Oil prices fell and gasoline futures surged on Wednesday to another two-year high, as flooding and damage from Tropical Storm Harvey shut nearly a quarter of U.S. refinery capacity, curbing demand for crude while raising the risk of fuel shortages.
Refineries with output of 4.2 million barrels per day (bpd) were offline on Tuesday, representing nearly 23 percent of U.S. production, according to Reuters estimates and company reports. Restarting plants even under the best conditions can take a week or more.
"It will be a while before operations can return to normal and the U.S. refining industry is bracing itself for an extended shutdown," Stephen Brennock of oil broker PVM said.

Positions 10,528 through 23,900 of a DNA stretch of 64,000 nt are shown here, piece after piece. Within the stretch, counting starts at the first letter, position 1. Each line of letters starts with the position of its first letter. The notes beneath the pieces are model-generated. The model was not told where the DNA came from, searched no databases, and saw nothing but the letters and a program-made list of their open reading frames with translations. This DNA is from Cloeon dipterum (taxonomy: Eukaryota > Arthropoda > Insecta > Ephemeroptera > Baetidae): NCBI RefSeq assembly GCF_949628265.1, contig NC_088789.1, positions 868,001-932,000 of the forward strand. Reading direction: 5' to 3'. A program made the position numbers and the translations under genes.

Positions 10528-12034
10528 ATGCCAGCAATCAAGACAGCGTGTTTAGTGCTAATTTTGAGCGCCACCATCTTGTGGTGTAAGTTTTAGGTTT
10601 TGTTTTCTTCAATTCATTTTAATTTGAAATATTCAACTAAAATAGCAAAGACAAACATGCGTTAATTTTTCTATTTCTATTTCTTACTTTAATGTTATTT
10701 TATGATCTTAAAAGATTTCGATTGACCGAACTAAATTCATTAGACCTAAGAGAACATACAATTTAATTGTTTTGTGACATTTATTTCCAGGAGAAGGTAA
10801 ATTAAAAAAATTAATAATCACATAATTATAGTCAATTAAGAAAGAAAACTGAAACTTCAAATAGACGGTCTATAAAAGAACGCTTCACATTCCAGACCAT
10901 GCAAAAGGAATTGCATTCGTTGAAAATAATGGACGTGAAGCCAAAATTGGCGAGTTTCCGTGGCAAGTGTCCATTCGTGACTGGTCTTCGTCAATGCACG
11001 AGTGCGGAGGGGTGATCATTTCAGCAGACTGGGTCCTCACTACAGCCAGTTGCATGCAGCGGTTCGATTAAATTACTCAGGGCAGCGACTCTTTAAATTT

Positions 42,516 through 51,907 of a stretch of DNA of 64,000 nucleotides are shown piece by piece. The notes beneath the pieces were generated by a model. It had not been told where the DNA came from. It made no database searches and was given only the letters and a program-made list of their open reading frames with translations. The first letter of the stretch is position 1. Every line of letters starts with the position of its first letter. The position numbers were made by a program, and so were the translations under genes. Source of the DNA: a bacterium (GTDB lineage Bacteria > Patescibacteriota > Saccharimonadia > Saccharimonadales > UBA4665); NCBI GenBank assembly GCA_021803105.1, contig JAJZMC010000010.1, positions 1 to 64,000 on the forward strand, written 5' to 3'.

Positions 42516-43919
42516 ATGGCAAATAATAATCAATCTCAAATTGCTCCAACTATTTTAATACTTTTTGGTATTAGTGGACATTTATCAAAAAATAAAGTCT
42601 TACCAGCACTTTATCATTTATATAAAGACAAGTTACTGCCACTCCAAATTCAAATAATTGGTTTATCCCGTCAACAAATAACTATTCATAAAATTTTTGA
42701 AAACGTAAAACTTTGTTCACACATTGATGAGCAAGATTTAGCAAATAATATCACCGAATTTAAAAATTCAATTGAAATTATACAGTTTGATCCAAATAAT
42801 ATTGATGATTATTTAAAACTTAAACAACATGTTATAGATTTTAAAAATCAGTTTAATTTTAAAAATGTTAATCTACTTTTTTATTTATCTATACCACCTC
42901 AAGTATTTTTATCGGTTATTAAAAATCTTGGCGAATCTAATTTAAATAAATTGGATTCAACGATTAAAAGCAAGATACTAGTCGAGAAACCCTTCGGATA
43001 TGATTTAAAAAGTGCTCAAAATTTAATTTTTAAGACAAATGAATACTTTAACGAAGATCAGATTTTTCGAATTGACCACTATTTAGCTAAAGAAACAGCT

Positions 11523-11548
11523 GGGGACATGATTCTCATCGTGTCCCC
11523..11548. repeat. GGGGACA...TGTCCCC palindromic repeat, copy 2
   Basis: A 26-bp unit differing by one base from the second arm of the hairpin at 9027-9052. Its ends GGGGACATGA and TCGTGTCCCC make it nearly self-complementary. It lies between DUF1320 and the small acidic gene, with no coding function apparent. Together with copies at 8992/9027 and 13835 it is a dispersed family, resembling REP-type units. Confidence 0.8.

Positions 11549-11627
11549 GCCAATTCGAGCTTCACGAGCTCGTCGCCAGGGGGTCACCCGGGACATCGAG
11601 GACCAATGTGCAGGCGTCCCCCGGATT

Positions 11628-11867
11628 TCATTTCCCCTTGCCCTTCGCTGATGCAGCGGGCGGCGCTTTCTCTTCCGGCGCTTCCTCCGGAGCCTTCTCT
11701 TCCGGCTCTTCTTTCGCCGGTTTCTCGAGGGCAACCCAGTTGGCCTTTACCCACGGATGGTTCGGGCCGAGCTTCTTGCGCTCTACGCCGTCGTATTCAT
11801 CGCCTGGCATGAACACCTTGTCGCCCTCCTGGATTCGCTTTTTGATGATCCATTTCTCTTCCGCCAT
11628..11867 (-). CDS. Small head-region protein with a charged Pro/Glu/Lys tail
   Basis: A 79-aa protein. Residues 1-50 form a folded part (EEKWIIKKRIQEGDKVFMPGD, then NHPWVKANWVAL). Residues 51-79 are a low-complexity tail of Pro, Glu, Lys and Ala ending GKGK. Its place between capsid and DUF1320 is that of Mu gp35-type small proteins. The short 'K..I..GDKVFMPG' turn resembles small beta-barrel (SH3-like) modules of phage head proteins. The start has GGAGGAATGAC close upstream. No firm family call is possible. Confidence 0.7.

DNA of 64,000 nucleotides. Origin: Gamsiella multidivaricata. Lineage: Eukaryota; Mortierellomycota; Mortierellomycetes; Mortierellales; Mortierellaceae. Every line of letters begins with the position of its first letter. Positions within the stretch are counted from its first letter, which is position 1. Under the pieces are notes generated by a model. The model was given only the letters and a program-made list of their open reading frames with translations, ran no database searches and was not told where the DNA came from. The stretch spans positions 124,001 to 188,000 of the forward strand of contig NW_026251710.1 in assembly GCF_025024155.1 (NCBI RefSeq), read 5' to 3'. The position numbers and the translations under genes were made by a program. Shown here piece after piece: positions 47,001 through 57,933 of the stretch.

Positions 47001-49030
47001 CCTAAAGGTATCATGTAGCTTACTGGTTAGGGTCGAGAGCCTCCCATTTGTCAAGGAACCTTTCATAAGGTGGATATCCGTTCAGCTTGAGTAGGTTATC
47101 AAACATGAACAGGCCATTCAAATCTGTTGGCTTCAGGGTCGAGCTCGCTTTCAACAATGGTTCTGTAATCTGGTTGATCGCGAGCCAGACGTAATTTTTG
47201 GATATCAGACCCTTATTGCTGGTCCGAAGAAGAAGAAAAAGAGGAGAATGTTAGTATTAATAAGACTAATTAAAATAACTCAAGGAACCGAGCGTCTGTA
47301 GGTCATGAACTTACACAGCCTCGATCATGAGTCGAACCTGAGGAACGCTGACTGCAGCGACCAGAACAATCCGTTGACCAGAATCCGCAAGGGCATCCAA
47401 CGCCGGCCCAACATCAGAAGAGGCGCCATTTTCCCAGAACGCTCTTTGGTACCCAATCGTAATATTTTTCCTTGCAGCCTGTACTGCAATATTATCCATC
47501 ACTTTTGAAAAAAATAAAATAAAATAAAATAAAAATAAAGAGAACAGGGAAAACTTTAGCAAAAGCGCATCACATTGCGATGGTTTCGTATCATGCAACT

U.S. gasoline futures were up 5 percent at $1.873 per gallon, having hit $1.9140, the highest level since July 2015. Diesel futures advanced by 1.7 percent to $1.6945 a gallon, having touched their highest since January at $1.7161.
On Wednesday, Valero said that due to flooding they were fully shutting their Port Arthur refinery.